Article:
Vietnam will continue to implement new technologies and policies in its bid to become a cashless country, said banking experts and policymakers in a conference on Friday discussing the current situation of cashless technology in the country.
|There are currently over 90,000 stores across the country that accept QR code payments. VNA/VNS Photo|
Speaking at the event, the governor of the State Bank of Vietnam (SBV), Nguyen Thi Hong, said the central bank has established numerous policy frameworks for the implementation of electronic payment technologies, such as personal bank accounts based on electronic Know-Your-Customers tech, mobile money and other payment methods including using QR code and chip cards.
In addition, payment solutions and infrastructure have been developing rapidly and integrated with a wide variety of products and services. They have been well-received by consumers for their security, speed and convenience.
Government support policies during the pandemic, which included e-banking fee reductions and other incentives to encourage consumers to reduce cash-based transactions, have resulted in the rapid development of cashless payment technology in the country.
Since 2020, banks have cut over VND2 trillion in banking fees and processed 80 per cent of all personal banking transactions free of charge.
According to SBV Deputy Governor Pham Tien Dung, 95 per cent of all financial institutions in Vietnam have been developing their own digitalisation strategy. Currently, over 80 banks have offered customers e-banking services; 44 banks have offered mobile banking services and 45 fintech firms offer payment intermediary services. Across the country, there are currently over 90,000 stores that accept QR code payments and nearly 300,000 PoS terminals.
Vietnam's objectives, in the near future, is to continue to support banking and payment technologies, to connect isolated and rural parts of the country with banking systems, to provide small-amount transactions electronically nationwide, to provide 24/7 automatic financial services and to update electronic payment security features.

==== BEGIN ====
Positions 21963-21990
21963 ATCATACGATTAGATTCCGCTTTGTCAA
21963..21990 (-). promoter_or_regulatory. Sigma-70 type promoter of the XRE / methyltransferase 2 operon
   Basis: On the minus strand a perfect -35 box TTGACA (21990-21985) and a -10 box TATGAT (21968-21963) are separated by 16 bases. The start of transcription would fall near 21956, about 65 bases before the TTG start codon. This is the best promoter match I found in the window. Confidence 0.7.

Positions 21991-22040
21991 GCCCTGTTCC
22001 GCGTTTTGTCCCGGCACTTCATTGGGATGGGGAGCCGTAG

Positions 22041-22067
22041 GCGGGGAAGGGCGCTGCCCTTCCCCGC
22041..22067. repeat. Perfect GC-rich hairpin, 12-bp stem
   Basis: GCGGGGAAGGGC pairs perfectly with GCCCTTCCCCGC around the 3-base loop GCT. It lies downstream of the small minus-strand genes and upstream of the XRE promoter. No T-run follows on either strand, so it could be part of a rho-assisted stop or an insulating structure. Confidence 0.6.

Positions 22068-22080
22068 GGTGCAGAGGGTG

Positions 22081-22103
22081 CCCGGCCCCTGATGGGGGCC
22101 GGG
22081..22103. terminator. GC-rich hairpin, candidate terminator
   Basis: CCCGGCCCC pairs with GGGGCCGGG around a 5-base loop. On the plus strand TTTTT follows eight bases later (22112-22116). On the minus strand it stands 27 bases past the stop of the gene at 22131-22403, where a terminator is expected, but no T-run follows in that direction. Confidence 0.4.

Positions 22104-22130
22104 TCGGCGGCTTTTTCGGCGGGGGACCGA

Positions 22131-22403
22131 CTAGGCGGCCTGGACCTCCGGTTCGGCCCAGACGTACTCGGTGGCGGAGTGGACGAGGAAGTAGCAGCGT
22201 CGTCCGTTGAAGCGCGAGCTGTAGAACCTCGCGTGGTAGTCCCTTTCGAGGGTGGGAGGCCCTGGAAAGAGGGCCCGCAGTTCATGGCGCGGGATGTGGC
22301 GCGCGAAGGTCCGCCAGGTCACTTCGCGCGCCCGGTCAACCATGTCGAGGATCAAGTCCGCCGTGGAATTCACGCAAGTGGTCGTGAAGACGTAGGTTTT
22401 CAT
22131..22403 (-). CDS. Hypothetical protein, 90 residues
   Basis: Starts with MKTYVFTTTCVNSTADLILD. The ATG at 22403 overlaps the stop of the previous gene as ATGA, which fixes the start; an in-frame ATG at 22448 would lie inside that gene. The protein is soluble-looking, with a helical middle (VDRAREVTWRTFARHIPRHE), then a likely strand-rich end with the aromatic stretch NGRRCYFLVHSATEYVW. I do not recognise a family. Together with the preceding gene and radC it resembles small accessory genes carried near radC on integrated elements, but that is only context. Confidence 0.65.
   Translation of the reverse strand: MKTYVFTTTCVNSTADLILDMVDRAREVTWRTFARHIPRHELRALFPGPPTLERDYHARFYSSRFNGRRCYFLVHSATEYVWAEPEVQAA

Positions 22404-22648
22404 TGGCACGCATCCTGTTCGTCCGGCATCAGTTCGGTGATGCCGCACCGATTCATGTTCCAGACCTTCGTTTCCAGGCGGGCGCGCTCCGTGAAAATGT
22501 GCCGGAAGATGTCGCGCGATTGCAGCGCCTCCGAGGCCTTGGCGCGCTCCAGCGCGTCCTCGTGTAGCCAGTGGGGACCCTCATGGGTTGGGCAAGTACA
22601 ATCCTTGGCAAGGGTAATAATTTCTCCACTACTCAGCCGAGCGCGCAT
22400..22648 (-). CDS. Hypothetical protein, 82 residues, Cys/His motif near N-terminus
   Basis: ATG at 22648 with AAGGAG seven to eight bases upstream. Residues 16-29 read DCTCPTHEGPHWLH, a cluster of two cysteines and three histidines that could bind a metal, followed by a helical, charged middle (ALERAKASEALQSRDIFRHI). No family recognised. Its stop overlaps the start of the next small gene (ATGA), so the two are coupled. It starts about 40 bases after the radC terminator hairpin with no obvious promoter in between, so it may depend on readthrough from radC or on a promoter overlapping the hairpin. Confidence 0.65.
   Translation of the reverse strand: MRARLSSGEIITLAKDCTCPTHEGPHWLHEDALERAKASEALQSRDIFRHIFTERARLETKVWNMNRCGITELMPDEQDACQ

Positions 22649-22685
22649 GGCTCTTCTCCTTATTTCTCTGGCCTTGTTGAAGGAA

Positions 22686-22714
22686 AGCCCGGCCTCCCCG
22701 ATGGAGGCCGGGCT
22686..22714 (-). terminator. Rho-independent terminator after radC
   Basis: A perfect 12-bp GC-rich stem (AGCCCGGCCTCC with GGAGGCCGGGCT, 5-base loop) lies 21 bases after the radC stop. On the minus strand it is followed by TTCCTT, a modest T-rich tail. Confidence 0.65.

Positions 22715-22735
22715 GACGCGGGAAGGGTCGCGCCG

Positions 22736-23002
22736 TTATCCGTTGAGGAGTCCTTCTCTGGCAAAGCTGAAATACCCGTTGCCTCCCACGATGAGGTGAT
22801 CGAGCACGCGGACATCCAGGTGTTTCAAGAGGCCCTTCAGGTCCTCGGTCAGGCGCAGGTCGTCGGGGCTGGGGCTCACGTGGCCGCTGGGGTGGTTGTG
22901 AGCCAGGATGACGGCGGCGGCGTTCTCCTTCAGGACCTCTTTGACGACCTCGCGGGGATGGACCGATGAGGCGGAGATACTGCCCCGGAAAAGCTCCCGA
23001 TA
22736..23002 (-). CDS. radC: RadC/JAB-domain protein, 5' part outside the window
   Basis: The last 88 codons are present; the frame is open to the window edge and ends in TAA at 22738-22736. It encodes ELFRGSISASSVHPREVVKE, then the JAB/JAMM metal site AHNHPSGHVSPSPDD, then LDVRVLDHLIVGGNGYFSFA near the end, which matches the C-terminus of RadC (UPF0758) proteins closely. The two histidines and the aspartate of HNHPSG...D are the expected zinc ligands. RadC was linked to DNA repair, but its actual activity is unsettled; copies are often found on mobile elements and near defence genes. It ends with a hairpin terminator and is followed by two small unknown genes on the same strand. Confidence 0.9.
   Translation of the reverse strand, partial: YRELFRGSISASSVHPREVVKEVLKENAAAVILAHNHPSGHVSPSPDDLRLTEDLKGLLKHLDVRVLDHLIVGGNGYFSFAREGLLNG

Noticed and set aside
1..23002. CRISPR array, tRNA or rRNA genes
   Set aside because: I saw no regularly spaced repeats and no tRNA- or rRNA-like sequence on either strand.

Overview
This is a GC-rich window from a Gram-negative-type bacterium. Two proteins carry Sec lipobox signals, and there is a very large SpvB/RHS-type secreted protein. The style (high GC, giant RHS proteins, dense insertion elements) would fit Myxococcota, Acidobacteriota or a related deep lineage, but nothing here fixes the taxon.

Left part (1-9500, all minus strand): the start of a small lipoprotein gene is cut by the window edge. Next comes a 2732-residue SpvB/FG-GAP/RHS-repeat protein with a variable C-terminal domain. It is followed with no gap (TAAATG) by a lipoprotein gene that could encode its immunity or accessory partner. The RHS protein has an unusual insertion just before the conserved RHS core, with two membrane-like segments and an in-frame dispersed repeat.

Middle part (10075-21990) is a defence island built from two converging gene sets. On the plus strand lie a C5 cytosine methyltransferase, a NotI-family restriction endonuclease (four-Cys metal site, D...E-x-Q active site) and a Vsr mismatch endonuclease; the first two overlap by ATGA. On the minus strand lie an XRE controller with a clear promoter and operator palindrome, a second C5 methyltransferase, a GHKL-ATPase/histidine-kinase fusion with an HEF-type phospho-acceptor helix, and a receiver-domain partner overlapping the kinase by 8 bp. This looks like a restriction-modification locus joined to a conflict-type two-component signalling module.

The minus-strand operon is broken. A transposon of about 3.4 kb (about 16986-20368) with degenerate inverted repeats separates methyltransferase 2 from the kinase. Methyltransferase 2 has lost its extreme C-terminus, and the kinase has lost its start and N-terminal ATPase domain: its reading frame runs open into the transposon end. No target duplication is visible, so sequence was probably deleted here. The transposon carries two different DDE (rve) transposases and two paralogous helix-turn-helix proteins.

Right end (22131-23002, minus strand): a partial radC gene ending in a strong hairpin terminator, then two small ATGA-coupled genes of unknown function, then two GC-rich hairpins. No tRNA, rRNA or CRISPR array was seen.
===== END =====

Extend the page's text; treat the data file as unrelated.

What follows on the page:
In addition, SBV is to work closely with the press in an effort to encourage Vietnamese consumers to switch to cashless payments with an emphasis on security, speed and convenience.
"Making the switch to cashless payments will result in reduced risks for consumers, lower operating costs for financial institutions and improved transparency," said Le Thi Thuy Sen, head of SBV's Public Communication Department.
During the first nine months of the year, the number of transactions done using the electronic banking system increased by 1.88 per cent and 42.58 per cent in value compared to the same period last year. The number of internet payments increased by 51.16 per cent.
By the end of September, the number of personal bank accounts reached nearly 111 million, a 15.4 per cent increase compared to the same period last year.
Source: Vietnam News
According to a new scheme approved by the Prime Minister, the value of non-cash payments would be 25 times higher than GDP and the proportion of the payment method in e-commerce would account for 50% by 2025.
Buyers nowadays only need to scan a QR code by their phones to pay for items, and shops have even stopped accepting cash payments.